It is a further object of this invention to achieve one or more of the preceding objects in a cardiac pacemaker in which a strobe pulse is employed to cause current to flow in a Hall effect element.

It is another object of the invention to achieve one or more of the preceding objects in a cardiac pacemaker in which the circuit utilizing the Hall effect element draws little current.

It is another object of this invention to achieve one or more of the preceding objects in a cardiac pacemaker having a magnetically activated switch which is relatively durable.

It is another object of this invention to achieve one or more of the preceding objects in a cardiac pacemaker having a switch responsive to a magnetic field which is significantly smaller than a reed switch.

It is a further object of this invention to achieve one or more of the preceding objects in a cardiac pacemaker having a magnetically activated switch that operates effectively when oriented in a direction substantially parallel to the longer plane of the pacemaker.

It is yet another object of this invention to achieve one or more of the preceding objects in a pacemaker that incorporates no mechanical parts.

The invention comprises a body implantable pulse generator for providing stimulating pulses to living tissue, which pulse generator includes a Hall effect element capable of being activated by a magnetic field. Preferably the pulse generator also includes a means for causing electric current to flow through the Hall effect element for time periods that are shorter than the intervals between the time periods. Preferably the intervals are substantially equal to the intervals between the stimulating pulses provided by the pulse generator and the time periods when current flows through the Hall effect element are less than 200 μsec.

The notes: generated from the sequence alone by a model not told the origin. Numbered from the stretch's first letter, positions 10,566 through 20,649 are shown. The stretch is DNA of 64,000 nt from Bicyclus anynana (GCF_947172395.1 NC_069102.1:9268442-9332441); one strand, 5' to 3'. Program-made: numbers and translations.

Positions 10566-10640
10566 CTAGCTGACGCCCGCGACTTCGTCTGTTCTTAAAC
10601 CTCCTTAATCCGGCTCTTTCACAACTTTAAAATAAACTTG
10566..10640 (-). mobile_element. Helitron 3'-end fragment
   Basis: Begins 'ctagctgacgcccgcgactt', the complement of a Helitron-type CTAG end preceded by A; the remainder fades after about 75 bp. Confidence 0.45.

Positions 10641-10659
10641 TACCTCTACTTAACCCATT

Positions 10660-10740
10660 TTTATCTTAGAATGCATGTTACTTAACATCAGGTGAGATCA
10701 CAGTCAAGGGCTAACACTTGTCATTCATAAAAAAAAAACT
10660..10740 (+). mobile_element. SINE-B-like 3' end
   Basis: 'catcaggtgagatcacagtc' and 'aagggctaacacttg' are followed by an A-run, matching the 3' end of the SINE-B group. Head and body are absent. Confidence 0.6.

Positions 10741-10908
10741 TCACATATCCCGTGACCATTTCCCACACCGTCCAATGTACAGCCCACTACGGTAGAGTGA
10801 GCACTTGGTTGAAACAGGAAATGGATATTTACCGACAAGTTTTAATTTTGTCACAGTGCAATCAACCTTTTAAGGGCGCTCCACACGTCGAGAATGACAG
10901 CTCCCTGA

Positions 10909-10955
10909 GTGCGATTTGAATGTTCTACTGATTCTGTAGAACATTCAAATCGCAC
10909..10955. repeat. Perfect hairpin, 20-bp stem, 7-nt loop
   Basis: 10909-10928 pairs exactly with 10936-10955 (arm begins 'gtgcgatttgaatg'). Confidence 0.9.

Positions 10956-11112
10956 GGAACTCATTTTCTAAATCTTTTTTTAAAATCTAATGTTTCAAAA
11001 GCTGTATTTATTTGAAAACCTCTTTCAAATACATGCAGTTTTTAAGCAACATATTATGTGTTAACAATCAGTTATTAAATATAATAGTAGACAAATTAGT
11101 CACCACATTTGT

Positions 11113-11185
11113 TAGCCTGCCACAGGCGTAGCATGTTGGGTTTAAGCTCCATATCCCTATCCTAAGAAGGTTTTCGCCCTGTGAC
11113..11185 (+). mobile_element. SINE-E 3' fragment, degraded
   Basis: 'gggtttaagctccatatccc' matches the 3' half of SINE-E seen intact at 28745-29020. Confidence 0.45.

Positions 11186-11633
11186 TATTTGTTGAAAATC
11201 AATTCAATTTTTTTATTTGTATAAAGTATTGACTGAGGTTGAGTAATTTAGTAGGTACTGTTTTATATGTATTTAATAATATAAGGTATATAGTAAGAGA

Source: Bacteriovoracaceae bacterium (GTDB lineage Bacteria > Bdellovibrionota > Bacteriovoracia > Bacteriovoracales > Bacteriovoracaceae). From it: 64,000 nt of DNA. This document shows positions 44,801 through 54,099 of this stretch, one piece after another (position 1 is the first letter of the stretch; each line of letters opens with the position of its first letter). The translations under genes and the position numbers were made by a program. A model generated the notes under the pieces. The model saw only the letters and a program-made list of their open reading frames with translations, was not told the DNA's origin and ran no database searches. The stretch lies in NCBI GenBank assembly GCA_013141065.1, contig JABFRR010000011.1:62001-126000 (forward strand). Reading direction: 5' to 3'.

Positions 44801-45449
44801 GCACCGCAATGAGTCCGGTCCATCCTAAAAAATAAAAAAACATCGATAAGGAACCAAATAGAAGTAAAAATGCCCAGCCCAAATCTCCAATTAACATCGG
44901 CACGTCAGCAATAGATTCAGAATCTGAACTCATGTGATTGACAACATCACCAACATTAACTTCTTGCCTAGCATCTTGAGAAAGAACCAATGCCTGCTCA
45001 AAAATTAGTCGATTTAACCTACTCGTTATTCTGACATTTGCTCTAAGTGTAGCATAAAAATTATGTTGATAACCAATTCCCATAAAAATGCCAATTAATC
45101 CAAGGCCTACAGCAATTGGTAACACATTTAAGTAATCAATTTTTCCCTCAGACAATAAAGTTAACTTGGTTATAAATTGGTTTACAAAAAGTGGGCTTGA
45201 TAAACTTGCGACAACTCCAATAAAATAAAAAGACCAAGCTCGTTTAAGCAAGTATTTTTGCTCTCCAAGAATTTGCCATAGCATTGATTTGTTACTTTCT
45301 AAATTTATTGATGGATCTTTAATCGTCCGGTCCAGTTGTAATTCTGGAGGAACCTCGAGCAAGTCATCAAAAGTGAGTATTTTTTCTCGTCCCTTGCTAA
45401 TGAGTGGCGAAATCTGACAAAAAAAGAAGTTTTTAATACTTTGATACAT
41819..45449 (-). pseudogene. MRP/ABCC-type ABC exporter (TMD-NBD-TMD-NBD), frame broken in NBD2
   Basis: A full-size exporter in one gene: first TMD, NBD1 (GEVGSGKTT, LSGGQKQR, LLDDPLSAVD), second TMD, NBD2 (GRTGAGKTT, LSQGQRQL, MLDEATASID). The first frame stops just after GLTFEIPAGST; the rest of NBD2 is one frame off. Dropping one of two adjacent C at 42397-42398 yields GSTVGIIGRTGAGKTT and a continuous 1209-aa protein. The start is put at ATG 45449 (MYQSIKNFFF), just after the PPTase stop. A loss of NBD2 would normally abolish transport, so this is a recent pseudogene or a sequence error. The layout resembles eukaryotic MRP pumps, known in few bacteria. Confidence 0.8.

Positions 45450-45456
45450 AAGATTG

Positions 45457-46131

Numerous other features, objects and advantages of the invention will now become apparent from the following detailed description when read in conjunction with the accompanying drawings, in which:

BRIEF DESCRIPTION OF DRAWINGS

FIG. 1 is a block schematic diagram of the pacemaker circuitry for a preferred embodiment of the invention showing the various signals provided between the digital and analog portions of the circuit;

FIG. 2 shows the arrangement of FIGS. 2a and 2b which in turn show, in block format the digital circuitry portion of the invention;

FIG. 3 shows the arrangement of FIGS. 3a through 3d, which in turn show, a more detailed diagram of the digital circuitry of the invention;

FIG. 4 shows the Hall effect circuitry.

DESCRIPTION OF THE PREFERRED EMBODIMENT

Referring now to FIG. 4 of the drawings, the circuitry for incorporating the Hall effect magnetic switch into a pacemaker is shown. The Hall effect element at 210 is preferably oriented on an integrated circuit chip within the pacemaker so that the plane of the switch (corresponding to the plane of the paper of the drawing) lies in the same direction as the broad plane of the pacemaker. A strobe pulse from the pacemaker circuitry is input at 220 and activates Hall element 210 for a short period at periodic intervals, preferably once each pacemaker pulse cycle. If the pacemaker has been placed in an auxiliary magnetic field in the conventional manner (see for example U.S. Pat. No. 3,311,111 issued to D. L. Bowers) a positive voltage is output to the pacemaker circuitry at 230. This signal may be utilized within the pacemaker circuitry in a manner in which the signal generated by the closing of the conventional reed switch signal is utilized in the pacemaker; examples of apparatus and methods for utilization of the signal are discussed below, but these are not intended to be limiting.

In addition to the Hall effect element 210 the circuitry of FIG. 4 includes an inverter 212; resistors 215, 225, 227, 241, 244, 252 and 262; transistors 216, 245, and 256; operational amplifiers 233 and 234; an OR gate 236; and a d-type latch 265 (commonly referred to as a flip-flop). Connections to the positive voltage of the circuitry (also called the high or logic "1" voltage state) are shown by a solid triangle such as at 214. Connections to the ground state (also called the low or logic "0" state) of the circuitry are shown by open triangles such as at 224. Other than element 210, the circuit elements of FIG. 4 are all conventional and thus will not be described further.